Thirdly, Nnamdi Kanu would be acting smartly if he in addition to seeking for damages request for the intervention of the Authority of the Head of States to apply heavy and stiff sanctions against the Nigeria Government as provided for in Article 77 of the ECOWAS Treaty in the event that the government fails to comply with the decision of the court, as it is more prone to do judging from its past disrespect for the court’s decisions. The most appropriate past example being the Government’s stark noncompliance in the case of retired Colonel Sambo Dasuki.
Col. Dasuki had approached the court in suit no ECW/CCJ/APP/01/16 seeking, amongst other things, a declaration that his continued detention in defiance of orders by courts of competent jurisdiction in Nigeria is an unlawful violation of his fundamental human rights, and the court subsequently ordered the Federal Republic of Nigeria to immediately release Dasuki from detention and pay a sum of N15 million naira in damages for the violation of his human rights. Sadly up till date the Nigerian government have failed to compensate Dasuki or effect his release in line with the courts judgement.

Lastly, the fact that politics has successfully eaten deep into the international realm has resulted into the existence of international politics rather than international law. The ECOWAS is not an exception. Nigeria is one of the major backbone states of the ECOWAS, it would be almost impossible to enforce sanctions against Nigeria, where there is a breach of her obligation to the community. Consequently the best option might not even be to call on the “Authority of the Heads of States” but rather to call for the intervention of bigger dogs such as the United Nations (UN.)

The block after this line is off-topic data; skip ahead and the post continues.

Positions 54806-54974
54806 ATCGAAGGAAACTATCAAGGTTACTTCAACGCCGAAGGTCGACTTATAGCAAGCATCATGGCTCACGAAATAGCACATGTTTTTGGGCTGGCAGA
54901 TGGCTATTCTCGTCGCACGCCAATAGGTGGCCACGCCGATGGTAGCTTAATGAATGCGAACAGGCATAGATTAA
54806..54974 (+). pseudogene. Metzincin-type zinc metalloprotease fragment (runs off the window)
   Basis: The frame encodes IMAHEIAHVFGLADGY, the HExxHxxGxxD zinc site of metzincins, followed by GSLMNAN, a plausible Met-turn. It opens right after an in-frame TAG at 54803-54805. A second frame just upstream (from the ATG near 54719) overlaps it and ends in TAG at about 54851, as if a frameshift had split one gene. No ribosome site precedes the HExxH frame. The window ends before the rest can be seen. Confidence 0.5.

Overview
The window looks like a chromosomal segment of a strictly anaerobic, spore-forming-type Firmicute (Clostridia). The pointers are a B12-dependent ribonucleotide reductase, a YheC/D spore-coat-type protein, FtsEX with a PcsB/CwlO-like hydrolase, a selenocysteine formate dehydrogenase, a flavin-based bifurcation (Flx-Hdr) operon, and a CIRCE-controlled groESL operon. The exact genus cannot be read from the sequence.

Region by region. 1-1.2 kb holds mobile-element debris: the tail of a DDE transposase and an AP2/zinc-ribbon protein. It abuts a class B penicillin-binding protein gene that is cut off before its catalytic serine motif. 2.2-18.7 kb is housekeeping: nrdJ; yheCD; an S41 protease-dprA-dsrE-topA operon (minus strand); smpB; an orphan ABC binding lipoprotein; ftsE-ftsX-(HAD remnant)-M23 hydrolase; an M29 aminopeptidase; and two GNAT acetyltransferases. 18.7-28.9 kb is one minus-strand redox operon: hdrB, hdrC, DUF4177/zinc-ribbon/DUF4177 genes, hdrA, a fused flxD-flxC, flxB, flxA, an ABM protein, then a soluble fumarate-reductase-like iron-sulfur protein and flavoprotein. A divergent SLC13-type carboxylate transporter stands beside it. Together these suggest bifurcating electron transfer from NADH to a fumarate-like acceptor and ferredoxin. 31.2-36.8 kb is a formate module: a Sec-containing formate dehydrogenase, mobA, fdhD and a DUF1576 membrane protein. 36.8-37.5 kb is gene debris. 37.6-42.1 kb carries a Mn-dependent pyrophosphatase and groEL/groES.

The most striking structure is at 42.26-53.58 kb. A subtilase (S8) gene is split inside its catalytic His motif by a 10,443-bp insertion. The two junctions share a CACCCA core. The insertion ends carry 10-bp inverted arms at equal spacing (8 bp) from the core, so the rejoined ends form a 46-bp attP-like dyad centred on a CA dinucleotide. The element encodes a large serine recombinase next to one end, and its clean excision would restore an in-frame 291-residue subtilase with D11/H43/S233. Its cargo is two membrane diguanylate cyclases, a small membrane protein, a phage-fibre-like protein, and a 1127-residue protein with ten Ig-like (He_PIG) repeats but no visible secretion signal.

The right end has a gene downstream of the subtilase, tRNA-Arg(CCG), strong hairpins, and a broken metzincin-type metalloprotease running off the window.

In conclusion, it is my opinion that the word “justice” is a very relative word, which connotes various meaning and serves diverse purposes under different circumstances. Consequently justice for Nnamdi Kanu at the ECOWAS court might not actually amount to his eventual release by the federal government, but it would on the long run bring the ill acts of the Nigerian Government once again into limelight and just maybe attract concrete and positive international intervention.

                                                                                         AWODIMILA CHRISTOPHER